Rot is one of the necessary evils in the world. It is a natural component of the decomposition process that makes our world self-sustaining, but for all its necessity, it can be a real thorn in homeowners’ sides. If you’re worried about wood rot on your fence or home, here are some things you should know.
The Rot Problem
Wood rot is a form of decay triggered by moisture, and places where the moisture content is high (fence panels touching the ground, shady areas, and spots near gutters or around plant life) are trouble spots you should keep your eye on. When rot is left on its own, it spreads rapidly, eating away at wood and compromising its structural integrity.
When wood is slated to be used in construction, it is first treated. However, this is not always a failsafe to prevent rot from taking hold. No amount of painting over rot will remove it, and this is one of the reasons why you should pressure wash wooden surfaces before painting them. Otherwise, trapped rot can cause the paint on your fence, deck, or exterior walls to peel, letting in even more moisture.
Catching Wood Rot Early On
Wood rot looks different depending on the stage of its growth and medium on which it grows. Homeowners should learn to recognize rot at any stage to catch and get rid of it before it can spread. Again, be especially careful of wooden areas that can soak up a lot of moisture, places like deck posts and the base of fences.
- Early-stage rot often looks like cotton wool. It is also common to see mushrooms sprout. If you see mushrooms growing near your wood, take action at once.
- Discoloration may also be an indicator for rot. If the discolored area is soft or spongy to the touch (we recommend checking with a screwdriver or the handle of a fork), rot is clearly indicated.
- Visible dampness is also a red flag. Keep an eye out for beading water droplets or other condensation. If you don’t have rot development in these areas yet, the likelihood that you will is high if you don’t make a change to prevent it.
Can Rot Damage Be Repaired?
Unfortunately, rot damage cannot be reversed. Doing so would require regrowing the cellulose that the rot consumed. If your deck or fence does sustain rot damage, the first step in addressing it is eradicating the wood rot. This can be done with antifreeze which is toxic. If the damage is minimal, you can also fill in any channels or holes with epoxy, strengthening the planks. If, however, the damage is extensive, the best course of action is to replace the compromised wood.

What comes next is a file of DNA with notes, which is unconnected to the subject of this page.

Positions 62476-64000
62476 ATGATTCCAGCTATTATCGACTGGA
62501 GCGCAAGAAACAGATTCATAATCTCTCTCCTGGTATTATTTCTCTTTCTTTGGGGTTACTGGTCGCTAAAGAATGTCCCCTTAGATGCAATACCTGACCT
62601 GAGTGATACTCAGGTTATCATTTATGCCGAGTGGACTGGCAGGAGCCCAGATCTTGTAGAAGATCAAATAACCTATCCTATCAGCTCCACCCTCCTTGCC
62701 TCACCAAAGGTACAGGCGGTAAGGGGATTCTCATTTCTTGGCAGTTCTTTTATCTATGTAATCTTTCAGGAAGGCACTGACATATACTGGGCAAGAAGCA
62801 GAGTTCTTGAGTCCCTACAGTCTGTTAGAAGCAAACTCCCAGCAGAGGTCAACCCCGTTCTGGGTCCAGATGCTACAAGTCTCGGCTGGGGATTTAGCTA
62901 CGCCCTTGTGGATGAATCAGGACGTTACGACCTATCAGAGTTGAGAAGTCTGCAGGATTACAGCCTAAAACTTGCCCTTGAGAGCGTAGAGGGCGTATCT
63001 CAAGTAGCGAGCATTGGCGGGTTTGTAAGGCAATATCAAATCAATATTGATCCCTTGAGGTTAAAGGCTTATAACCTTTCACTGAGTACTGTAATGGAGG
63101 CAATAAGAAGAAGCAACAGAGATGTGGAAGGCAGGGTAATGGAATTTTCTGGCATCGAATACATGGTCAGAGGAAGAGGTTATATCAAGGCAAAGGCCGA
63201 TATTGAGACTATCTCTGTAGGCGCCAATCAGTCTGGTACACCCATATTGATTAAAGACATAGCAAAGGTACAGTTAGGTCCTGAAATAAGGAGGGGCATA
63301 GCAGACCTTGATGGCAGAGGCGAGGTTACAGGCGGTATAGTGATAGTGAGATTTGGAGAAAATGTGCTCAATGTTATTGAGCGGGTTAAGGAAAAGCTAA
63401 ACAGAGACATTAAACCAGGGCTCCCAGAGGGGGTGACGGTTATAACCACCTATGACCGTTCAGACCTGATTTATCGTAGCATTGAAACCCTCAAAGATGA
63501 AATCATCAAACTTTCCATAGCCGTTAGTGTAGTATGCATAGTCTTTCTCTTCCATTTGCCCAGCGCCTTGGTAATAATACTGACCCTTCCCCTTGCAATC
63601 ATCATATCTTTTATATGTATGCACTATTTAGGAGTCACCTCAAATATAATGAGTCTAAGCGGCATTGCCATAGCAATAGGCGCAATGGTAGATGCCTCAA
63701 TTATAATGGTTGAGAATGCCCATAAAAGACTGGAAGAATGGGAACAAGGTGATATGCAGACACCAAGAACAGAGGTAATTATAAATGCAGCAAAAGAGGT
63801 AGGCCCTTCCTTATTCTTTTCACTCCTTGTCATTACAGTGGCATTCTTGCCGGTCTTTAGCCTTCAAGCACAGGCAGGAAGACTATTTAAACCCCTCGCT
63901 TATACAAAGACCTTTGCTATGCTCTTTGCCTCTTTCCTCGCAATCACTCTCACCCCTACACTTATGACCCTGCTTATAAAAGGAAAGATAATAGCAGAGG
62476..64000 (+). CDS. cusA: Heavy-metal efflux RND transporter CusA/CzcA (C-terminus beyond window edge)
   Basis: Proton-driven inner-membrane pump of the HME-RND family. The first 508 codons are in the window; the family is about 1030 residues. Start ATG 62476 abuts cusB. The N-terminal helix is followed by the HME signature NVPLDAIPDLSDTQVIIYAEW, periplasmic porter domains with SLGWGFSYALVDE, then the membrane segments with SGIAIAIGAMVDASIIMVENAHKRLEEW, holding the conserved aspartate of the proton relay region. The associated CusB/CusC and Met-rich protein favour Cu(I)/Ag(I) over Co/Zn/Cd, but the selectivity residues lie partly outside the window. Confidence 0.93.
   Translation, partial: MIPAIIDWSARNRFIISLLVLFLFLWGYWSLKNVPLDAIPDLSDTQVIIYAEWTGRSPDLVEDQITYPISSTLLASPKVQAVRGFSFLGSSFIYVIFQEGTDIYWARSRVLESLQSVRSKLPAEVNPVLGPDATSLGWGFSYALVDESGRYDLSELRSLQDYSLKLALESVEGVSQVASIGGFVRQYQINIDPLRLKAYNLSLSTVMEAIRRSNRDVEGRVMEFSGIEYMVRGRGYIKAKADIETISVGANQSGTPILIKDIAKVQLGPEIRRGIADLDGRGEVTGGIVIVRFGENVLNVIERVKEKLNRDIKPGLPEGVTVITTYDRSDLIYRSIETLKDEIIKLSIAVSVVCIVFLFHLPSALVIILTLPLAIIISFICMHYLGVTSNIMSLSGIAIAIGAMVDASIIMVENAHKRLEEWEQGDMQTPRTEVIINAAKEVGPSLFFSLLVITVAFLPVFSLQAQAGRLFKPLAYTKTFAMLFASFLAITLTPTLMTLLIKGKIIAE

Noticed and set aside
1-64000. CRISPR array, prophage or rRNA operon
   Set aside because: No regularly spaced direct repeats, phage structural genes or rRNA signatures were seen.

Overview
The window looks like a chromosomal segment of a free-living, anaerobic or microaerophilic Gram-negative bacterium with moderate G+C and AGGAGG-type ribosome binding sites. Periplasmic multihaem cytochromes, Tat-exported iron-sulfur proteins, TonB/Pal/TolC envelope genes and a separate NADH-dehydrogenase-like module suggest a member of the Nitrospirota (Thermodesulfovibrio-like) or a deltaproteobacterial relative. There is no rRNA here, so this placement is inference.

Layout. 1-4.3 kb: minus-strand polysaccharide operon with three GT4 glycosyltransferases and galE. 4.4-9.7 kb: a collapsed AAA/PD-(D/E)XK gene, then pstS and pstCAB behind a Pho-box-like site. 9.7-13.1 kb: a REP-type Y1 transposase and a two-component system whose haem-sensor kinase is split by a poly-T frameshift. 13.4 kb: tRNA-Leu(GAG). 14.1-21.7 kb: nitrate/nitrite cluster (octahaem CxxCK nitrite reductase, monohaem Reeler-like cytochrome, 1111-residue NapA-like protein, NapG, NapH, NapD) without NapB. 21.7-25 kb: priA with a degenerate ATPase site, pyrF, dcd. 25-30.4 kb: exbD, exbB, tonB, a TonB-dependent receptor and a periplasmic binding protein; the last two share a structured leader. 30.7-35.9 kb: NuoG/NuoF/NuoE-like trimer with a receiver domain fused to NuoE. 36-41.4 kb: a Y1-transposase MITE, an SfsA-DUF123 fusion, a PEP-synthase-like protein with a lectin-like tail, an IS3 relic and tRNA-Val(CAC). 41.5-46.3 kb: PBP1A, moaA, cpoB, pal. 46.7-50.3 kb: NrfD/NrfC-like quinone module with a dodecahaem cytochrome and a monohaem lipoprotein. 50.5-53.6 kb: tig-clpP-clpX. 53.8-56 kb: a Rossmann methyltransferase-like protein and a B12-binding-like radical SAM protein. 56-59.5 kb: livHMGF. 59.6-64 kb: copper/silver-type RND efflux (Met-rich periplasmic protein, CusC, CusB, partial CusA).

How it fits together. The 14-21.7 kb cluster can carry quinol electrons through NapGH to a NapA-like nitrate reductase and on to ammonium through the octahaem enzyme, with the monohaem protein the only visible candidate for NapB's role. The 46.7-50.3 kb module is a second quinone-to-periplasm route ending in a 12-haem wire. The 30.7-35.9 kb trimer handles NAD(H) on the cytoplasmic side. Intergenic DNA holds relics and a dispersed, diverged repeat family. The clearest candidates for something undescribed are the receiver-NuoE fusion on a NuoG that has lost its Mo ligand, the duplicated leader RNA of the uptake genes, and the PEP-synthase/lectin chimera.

The Importance of Addressing Wood Rot
When wood is rotten, its structural integrity takes a hit. A fence cannot adequately protect your property if the wood is soft in the same way a rotten deck cannot support the weight of gathered parties. If you have plans to clean or paint your wood, pressure washing rotten areas will only exacerbate the damage. If you plan to pressure wash your deck or fence, checking for rot is an essential prerequisite.
Homeowners have several tools at their disposal for preventing rot development on their property. East coast homeowners especially should make these checks and precautions a priority to protect their properties despite humid conditions.
- Watch your plants—Dripping trees, tall grass, and closely growing shrubs all run the risk of wetting wood enough for rot to develop. Be mindful of your foliage, and do what you can to keep your wood dry.
- Block out the moisture—You can’t keep your wood dry all the time on the New York coast. Preparing your wood by staining or painting it is a good way to prevent moisture from soaking into your wood and creating a climate for wood rot growth.
- Consider pressure-treated wood—This precaution also helps keep moisture out. The pressure-treating process combines chemical treatment and pressure to make wood even hardier.
- Caulk exposed gaps—If you notice gaps or cracks in your wood (especially around exterior doors and windows), a fresh coat of a latex exterior caulk can keep rot at bay.
Alternatives to a Wooden Fence
If you are still very concerned about rot growth on your property, you can eliminate the risk for your fence at least with a structure made of a material other than wood. Some materials like Trex mirror the appearance of wood without having the same susceptibility to rot. Others like vinyl, stone, or ornamental metal lend a different look but the same kind of protection.